clock menu more-arrow no yes

Filed under:

2011 East West Shrine Game: West Team

New, comments

The weather on Tuesday and Wednesday in Orlando, Florida was perfect for standing outside and watching football practice. Monday, practice was held in the Grand Ball Room of the hotel, which was rather hilarious. There were kids taking falls on the carpet and getting blocked into potted plants. Tuesday and Wednesday however, the weather was perfect. The West, coached by former NFL head coach and current Houston Texans defensive coordinator Wade Phillips are weak at some critical positions.

First of all, Wade Phillips ran special teams practice for about a half hour on Tuesday afternoon, which was rather obnoxious. You could see most of the NFL scouts, etc. with an annoyed look on their face, especially because the West's kicker, Dan Bailey of Oklahoma State, kept booting the kickoff out of the endzone.

Once real practice rolled around, it was a little easier to evaluate the players. At the quarterback position, the West team falls short compared to the East team. The best quarterback on the West roster is Idaho's Nathan Enderle, and he's often erratic. He's got great size and an arm to make all of the throws, but he's wildly inconsistent. The other quarterbacks are Wisconsin's Scott Tolzien and Texas A&M's Jerrod Johnson, both of which have been underwhelming. Tolzien simply doesn't have an NFL arm and you can tell he muscles every one of his throws no matter the distance. Johnson is impressive with his size and his arm strength, but he's simply just not any good at the quarterback position. His 35 inch wingspan effects his throwing motion and he's not accurate. Not to mention he's just poor at reading the field even in skeleton drills. He should be running routes and catching passes to utilize his athleticism and size, but he's not.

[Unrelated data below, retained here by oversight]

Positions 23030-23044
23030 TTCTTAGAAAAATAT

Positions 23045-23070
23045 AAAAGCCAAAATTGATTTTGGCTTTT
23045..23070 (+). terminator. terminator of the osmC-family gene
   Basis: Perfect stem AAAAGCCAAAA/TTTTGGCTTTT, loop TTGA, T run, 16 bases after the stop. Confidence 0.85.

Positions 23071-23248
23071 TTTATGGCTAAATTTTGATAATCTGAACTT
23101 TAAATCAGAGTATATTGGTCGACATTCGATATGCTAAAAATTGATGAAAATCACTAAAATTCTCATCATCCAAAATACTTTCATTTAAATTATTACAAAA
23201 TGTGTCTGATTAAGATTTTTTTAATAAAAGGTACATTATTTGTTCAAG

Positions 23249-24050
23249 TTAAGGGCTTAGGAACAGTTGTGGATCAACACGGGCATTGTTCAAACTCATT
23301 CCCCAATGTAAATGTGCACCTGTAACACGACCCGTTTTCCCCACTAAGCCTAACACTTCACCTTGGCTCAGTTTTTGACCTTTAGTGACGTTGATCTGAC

At the running back position, Hawaii's Alex Green has been impressive. He's quick with good size and catches the football really well. South Carolina fullback Patrick DiMarco shows good skills in the passing game catching the ball out of the backfield, but he's playing a dying position in today's NFL. By showing he can catch out of the backfield however, he'll prove valuable enough to potentially stick to a roster.

Everyone was curious to see Ontario offensive lineman Matthew O'Donnell because of his size, he's 6'10". While he's an imposing figure on the football field, it just doesn't translate well. Once he gets his hands on someone he can go to work, but his problem is actually getting his hands on them. O'Donnell is almost too tall, as he struggled mightely with edge rushers who would simply bend wide and use their speed to just run past him. O'Donnell was also bull rushed by Fresno State linebacker Chris Carter in one on one pass rushing drills.